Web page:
[Robert J. Sawyer] Science Fiction Writer
Hugo and Nebula Winner

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Book Club Guide


by Robert J. Sawyer

Many reading groups and book clubs have enjoyed novels by Robert J. Sawyer. The following questions may help stimulate an interesting discussion about Frameshift. (These questions might also suggest essay topics for students studying the book.)

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Note that these questions reveal much of the novel's plot; to preserve your reading pleasure, please don't look at these questions until after you've finished reading the book.

  1. The case of John Demjanjuk really happened as outlined in Frameshift. With the exception of Avi Meyer, all the characters portrayed in the Jerusalem trial scene are real people, saying things they actually said during the trial. Is it appropriate to blend fact and fiction like this? And are the parallels Sawyer raises between the Demjanjuk trial and both To Kill a Mockingbird and Judgment at Nuremberg fair? Likewise, how appropriate was Sawyer's invoking, elsewhere in the novel, Martin Luther King's "I have a dream" speech?

  2. The novel makes the case that it is in fact cruel to diagnose someone with the gene for a serious genetic disorder that hasn't yet manifested itself if there's nothing that can be done to prevent the onset of the disease. Would you in fact want to know if you had the gene for Huntington's disease?

  3. Sawyer seems to believe strongly that socialized medicine is the only solution that makes sense in the genetic age. Do you agree or disagree with him? Why?

  4. A few critics have suggested that Sawyer is unfair to men in this book, since the isolated glimpses of some of their minds that we see through Molly's telepathy are quite distasteful. Does Sawyer's take on men's private thoughts about women ring true?

  5. The novel's structure is unusual: it starts with neo-Nazi Chuck Hanratty's attack on Pierre Tardivel, and then about half the book is a series of flashbacks, going as far back as 1944, leading up to that event. Was this an effective way to structure the book? In interviews, Sawyer has said he tried drafting it three different ways: (1) in straight chronological order, starting with the Treblinka scene, and without the Hanratty attack occurring until its natural point in the narrative; (2) with the Treblinka scene as a prologue preceding the attack by Hanratty; and, (3) as presented in the final book, beginning with the attack, then flashing back to Treblinka. Did Sawyer choose the most effective sequence? On a related note, there are chapters that were cut from the novel detailing Pierre and Molly's lives before they met; the full text of these chapters is on Sawyer's web site at www.sfwriter.com/frlc.htm. Was he right to cut these chapters?

  6. Frameshift has several different plot elements: the Treblinka / Demanjuk arc; the Klimus and Amanda-clone arc; the insurance-company arc; Pierre's Huntington's disease; Molly's telepathy; and the discovery of a new layer of information coded in our DNA. Do you think they intertwine well? Were all of them necessary? (Hint: see the Frameshift structural analysis on Sawyer's web site at www.sfwriter.com/frstruct.htm for the author's own take on this question.)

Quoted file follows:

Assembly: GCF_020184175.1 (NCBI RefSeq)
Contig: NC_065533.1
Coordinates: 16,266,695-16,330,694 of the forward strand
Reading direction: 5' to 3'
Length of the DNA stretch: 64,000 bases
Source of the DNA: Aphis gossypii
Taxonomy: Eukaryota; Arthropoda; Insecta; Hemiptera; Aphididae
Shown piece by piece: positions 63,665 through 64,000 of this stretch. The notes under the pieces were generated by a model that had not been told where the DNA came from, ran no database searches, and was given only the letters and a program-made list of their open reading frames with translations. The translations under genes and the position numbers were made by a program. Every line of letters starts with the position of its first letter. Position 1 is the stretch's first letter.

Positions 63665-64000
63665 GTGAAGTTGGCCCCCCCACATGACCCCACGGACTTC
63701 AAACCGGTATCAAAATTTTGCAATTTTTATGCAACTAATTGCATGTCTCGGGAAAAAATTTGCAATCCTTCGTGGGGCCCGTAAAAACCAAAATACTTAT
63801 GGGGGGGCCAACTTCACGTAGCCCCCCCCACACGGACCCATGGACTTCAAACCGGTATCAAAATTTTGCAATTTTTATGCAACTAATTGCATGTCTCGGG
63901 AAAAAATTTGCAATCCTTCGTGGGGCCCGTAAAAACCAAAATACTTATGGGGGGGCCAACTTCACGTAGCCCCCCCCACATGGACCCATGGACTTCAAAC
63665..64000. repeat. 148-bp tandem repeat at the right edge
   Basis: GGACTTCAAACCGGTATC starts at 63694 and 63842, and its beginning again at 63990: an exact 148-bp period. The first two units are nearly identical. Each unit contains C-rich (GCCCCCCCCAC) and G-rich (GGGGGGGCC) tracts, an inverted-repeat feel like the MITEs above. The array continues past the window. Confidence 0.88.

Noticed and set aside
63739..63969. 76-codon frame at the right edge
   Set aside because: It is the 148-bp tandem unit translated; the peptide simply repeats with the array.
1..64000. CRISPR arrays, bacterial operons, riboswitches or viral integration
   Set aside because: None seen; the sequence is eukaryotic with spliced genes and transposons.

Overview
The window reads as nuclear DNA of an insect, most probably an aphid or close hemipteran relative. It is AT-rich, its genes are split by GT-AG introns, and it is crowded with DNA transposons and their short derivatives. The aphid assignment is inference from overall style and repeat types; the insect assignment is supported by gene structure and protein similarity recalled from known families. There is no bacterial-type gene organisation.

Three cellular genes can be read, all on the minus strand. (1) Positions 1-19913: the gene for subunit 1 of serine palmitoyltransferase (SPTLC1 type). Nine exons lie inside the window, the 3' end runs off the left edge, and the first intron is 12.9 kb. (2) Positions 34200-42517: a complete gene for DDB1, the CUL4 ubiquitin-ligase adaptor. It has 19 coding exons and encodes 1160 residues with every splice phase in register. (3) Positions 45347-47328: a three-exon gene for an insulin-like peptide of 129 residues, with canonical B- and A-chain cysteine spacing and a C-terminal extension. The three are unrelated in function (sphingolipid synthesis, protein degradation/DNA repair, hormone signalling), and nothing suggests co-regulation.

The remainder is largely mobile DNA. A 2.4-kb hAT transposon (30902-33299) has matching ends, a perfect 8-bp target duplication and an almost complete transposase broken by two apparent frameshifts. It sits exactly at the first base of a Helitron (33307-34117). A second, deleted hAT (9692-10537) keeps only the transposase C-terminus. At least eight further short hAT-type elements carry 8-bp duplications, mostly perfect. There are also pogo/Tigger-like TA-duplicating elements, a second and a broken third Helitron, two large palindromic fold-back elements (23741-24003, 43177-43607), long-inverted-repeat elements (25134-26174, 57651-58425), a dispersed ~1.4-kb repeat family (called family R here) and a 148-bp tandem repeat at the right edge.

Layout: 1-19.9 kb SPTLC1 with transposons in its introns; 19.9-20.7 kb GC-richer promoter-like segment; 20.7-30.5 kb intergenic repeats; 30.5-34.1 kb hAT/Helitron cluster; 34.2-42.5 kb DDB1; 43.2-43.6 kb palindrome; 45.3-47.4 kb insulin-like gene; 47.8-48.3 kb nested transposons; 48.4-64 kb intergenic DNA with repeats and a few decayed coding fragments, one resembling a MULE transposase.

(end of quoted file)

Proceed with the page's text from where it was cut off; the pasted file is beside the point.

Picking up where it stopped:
7. Molly wanted to marry Pierre despite knowing that he would become extremely disabled in only a few years. Would you have made the same choice Molly did?

  8. The novel touches on some of the moral quandaries raised by human cloning, in particular the question of who owns a clone. What impact do you think the ability to create clones will have on society? Should human cloning be banned?

  9. Many readers assumed that because Pierre is a geneticist, he will find a cure for Huntington's disease before the novel is over, thereby saving himself. This doesn't happen. Did Sawyer make the right decision? Is the end of the book a downer or is it uplifting?

  10. There's a religious subtext to the novel, especially in the notion that the broad strokes of humanity's development had been planned out by a creator. Can the hard scientific worldview portrayed in the novel ever be reconciled with matters of faith?

More Good Reading

Download this Book Club Guide in Adobe Acrobat Format
More about Frameshift

Book Club Guide Index
Book Club Guide for The Oppenheimer Alternative
Book Club Guide for Quantum Night
Book Club Guide for Triggers
Book Club Guide for Wake
Book Club Guide for Rollback
Book Club Guide for Mindscan
Book Club Guide for Hominids
Book Club Guide for Calculating God
Book Club Guide for FlashForward
Book Club Guide for Factoring Humanity
Book Club Guide for Illegal Alien
Book Club Guide for The Terminal Experiment
Book Club Guide for End of an Era
Book Club Guide for Golden Fleece

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